"How big dare we dream? This intriguing, optimistic, and exhilarating book takes us into the laboratories of today's highly innovative molecular biology to explore the possible futures of humankind. If he were alive today, Darwin would be delighted and astonished by the way his ideas have inspired such creative modern research.”

- Janet Browne, author of Charles Darwin: A Biography; Aramont Professor of the History of Science, Harvard University

"We are going from evolution by natural selection to evolution by human design. The game has changed, and this book provides the new rules of engagement.”

- Peter H. Diamandis, chairman/CEO, XPRIZE; author of Abundance

"This book will be a long-lived classic; it is what Darwin would write if he were alive today. Few yet comprehend the awe-inspiring nature of synthetic biology and its implications for life on the planet going forward.”

- Jay Walker, curator of TEDMED

"Juan Enriquez and Steve Gullans convincingly argue that Darwin's driving force of natural selection no longer holds true in a world where little remains natural and free of the hand of man. Their book raises important questions that we all should consider deeply as individuals, as nations, and as a global community as we venture forth into this next phase of evolution.”

- Donald Ingber, M.D.,Ph.D., Founding Director, Wyss Institute for Biologically Inspired Engineering at Harvard University

"Rich in the fascinating details... Enriquez and Gullans take us down a path of observations and logic that leads to either your grandest hopes or darkest nightmares. Fasten your seat-belts, this rocket is about to take off.”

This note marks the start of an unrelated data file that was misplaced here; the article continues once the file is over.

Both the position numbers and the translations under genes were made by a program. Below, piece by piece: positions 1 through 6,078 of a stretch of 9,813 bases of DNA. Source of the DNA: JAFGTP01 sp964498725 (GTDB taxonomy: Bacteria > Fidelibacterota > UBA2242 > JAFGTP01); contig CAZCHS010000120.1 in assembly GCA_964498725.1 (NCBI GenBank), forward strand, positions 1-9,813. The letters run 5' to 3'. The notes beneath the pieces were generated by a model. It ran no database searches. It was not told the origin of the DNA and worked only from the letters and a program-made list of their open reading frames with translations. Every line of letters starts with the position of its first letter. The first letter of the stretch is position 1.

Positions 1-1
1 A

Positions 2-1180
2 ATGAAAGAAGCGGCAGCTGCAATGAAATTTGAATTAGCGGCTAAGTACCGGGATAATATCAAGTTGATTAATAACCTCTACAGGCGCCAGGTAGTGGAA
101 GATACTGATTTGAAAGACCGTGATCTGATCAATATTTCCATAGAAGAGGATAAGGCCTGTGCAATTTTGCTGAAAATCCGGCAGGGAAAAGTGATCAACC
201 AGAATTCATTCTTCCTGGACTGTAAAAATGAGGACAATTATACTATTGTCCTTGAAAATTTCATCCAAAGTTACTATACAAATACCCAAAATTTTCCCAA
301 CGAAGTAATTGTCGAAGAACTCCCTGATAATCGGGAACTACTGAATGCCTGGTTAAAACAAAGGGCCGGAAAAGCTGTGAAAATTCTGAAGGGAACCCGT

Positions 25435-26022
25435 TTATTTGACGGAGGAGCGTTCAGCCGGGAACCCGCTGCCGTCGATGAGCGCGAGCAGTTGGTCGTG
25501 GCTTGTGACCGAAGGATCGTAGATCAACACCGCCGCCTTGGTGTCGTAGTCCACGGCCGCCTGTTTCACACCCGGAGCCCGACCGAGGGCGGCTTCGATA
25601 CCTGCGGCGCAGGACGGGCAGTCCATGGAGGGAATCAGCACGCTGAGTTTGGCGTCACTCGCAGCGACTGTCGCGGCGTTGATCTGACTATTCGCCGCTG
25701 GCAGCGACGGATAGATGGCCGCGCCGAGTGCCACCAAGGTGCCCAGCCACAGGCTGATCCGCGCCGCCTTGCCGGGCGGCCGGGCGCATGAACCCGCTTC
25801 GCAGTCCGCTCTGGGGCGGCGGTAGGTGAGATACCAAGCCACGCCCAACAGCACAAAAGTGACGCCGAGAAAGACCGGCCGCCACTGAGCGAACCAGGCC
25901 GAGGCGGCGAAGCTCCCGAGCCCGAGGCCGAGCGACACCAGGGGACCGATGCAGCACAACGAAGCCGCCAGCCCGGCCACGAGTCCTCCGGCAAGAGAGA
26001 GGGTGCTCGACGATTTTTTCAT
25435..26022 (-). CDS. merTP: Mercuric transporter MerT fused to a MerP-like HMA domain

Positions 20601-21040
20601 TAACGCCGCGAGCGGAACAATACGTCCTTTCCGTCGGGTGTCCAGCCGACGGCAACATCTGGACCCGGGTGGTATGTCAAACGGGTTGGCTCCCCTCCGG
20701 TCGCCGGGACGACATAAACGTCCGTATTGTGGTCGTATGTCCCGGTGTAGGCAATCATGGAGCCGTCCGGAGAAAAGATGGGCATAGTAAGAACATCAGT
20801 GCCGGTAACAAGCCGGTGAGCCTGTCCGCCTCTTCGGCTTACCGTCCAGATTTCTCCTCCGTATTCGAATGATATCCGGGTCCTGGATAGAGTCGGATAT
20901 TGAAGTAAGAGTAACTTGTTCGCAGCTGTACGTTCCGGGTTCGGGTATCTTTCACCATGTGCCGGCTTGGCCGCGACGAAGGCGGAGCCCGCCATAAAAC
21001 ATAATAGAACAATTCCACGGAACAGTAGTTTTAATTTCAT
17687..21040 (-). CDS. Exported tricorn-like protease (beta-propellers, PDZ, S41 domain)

- Martin Blaser, author of Missing Microbes

"Enriquez and Gullans take off all the blinders and explore the myriad, astounding ways we humans are rapidly influencing and shaping, both intentionally and not, our future selves.”

- Linda Avey, co-founder 23andMe

"A provocative and sobering vision... Essential reading for anyone who retains hope that humanity, through shear application of ingenuity, will persevere, survive, and surmount the inestimable challenges that lie ahead.”

- George Daley, MD, PhD, Professor, Harvard Medical School

"Timely and exceptionally rich, this book is guaranteed to stimulate reflection on what the new biology means for our species.”

- DR. Erling Norrby, Former Permanent Secretary of the Royal Swedish Academy of Sciences

"Juan Enriquez and Steve Gullans brilliantly describe a future of extreme possibility and extreme responsibility. Thinking deeply about the implications of their work improves our chances of creating a desirable version of that future.”

- Tim Brown, CEO of IDEO, and author of Change by Design

"In a rapidly changing world, considerations of human evolution are rarely taken into account as a critical factor that shapes the immediate future. but Enriquez and Gullans will convince you otherwise. They will make you rethink what constitutes a victory (antibiotics! air travel!) over our natural biological constraints and its unintended consequences.”

- Hidde Ploegh, Professor of Biology, MIT and member of the Whitehead Institute for Biomedical Research